Female California, jveshmder shrimp with eggs, cmrt&y oj-Larry Serpa,
The California freshwater shrimp
is an endangered species.
Endangered species are
plants and animals that are
in immediate danger of
becoming extinct.
Threatened species are plants,
and animals whose population
numbers are so low that they
may become endangered in the
The U.S. Environmental
Protection Agency's (EPA)
Endangered Species Protection
Program (ESPP) will help
ensure that pesticide use does
not jeopardize the survival of
listed species.
California Freshwater Shrimp fynujurkpudfiox.
Description and Ecology
Status Endangered, listed October 31, 1988.
Critical Habitat Not designated.
Appearance The California freshwater shrimp is a 10-
legged crustacean belonging to the atyid family. Of the three
other atyid members in North America, two are also listed
as endangered (Kentucky cave shrimp (Palaemonias ganteri)
and Alabama cave shrimp (Palaemonias atabamae)) and one
which once inhabited coastal streams in California is believed
to be extinct (Pasadena shrimp (Syncaris pasadenae)).
These species were believed to have been isolated from a
marine environment during the Jurassic period. They are
anatomically distinguished from other shrimp by the length of
their pincer-like claws (chelae) and the bristles (setae) at the
tips of the first two chelae. These bristles are especially useful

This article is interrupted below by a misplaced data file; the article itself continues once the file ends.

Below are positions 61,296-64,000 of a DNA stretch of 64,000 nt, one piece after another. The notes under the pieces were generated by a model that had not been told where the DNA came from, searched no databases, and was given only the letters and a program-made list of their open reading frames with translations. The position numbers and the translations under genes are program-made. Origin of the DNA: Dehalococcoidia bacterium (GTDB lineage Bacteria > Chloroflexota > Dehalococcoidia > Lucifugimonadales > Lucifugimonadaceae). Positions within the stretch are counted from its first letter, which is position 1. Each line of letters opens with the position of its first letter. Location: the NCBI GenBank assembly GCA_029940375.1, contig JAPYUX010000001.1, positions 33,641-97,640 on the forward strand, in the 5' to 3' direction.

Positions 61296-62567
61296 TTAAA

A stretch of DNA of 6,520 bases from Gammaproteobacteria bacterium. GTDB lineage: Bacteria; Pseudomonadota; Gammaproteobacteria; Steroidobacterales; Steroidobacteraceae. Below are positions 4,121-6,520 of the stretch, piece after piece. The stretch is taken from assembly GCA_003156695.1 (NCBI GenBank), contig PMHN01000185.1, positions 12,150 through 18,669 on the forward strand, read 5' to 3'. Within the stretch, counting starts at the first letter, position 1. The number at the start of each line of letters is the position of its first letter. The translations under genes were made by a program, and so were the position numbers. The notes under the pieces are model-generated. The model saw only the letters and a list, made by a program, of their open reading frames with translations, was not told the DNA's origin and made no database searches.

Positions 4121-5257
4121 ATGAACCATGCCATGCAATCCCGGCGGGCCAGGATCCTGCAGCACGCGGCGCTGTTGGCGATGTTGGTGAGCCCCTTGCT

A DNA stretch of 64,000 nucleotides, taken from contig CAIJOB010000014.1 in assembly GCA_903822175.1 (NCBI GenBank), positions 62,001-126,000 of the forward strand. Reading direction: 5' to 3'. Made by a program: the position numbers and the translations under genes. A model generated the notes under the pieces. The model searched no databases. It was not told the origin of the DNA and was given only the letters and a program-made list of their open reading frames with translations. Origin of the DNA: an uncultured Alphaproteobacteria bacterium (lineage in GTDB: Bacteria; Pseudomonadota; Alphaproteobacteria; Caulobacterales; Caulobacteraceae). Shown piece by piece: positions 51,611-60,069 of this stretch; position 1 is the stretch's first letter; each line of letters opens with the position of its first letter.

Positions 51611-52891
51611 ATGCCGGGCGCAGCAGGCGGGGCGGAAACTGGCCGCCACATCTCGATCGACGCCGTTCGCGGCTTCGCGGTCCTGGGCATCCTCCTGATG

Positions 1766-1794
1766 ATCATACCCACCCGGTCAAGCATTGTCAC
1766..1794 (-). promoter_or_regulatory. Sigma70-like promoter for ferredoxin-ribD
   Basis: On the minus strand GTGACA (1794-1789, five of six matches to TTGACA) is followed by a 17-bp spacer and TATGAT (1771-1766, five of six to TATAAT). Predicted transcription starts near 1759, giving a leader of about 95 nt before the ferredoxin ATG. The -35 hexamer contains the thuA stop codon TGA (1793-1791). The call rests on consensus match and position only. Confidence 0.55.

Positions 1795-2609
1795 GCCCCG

for sweeping food particles off surfaces and in toward their
mouths. California freshwater shrimp are further distinguished
by a short spine on the body above the eye and a particular
angled articulation of the second chelae with the "wrist"
California freshwater shrimp are small. Females are usually
deeper bodied and range from 1.3 to 1.8 inches from the
eye orbit to the tip of the tail, while males range from 1.2 to
1.5 inches. Coloration varies and works to camouflage these
shrimp against their habitat. Male shrimp are transparent or
nearly so, with surface and interior chromatophores (pigment
holding cells) that cluster into patterns that disguise the
outline of the body. As such, they appear to be just more
underwater detritus. Females have similar coloration but may
be darker brown or almost purple, and might have a broad
tan dorsal band. Both males and females have the ability
to darken simultaneously or gradually, but the female has a
greater range from dark to light and vice versa. The created
effect shades their forms into the shadows of roots, branches
and the undercut bank. Even the visible internal organs
become part of the disguise.
Range California freshwater shrimp may once have been
common in the low-elevation perennial freshwater streams
of Marin, Sonoma and Napa counties. They are still found
in all three counties but in much fewer numbers and fewer
streams. The distribution of the shrimp has been separated
into four drainage units: 1) tributary streams of the lower
Russian River drainage, that flow westward to the Pacific
Ocean, 2) coastal streams flowing westward directly into
the Pacific Ocean, 3) streams draining into Tomales Bay,
and 4) streams flowing southward into San Pablo Bay. While
California freshwater shrimp in laboratories can tolerate
brackish waters, they are unable to tolerate ocean salinities.
It is thought that the isolated streams that harbor these
shrimp were once connected, but later separated by geologic
uplift and rising sea level.
Habitat Within the low elevation-low gradient streams
inhabited by the California freshwater shrimp, the most
suitable reaches are characterized by submerged undercut
banks, overhanging plants such as blackberry, woody debris,
and the exposed live root systems of willow or alder. The
shrimp uses microhabitat variations depending on the season.
In the winter, rainy season, when stream flow is high and fast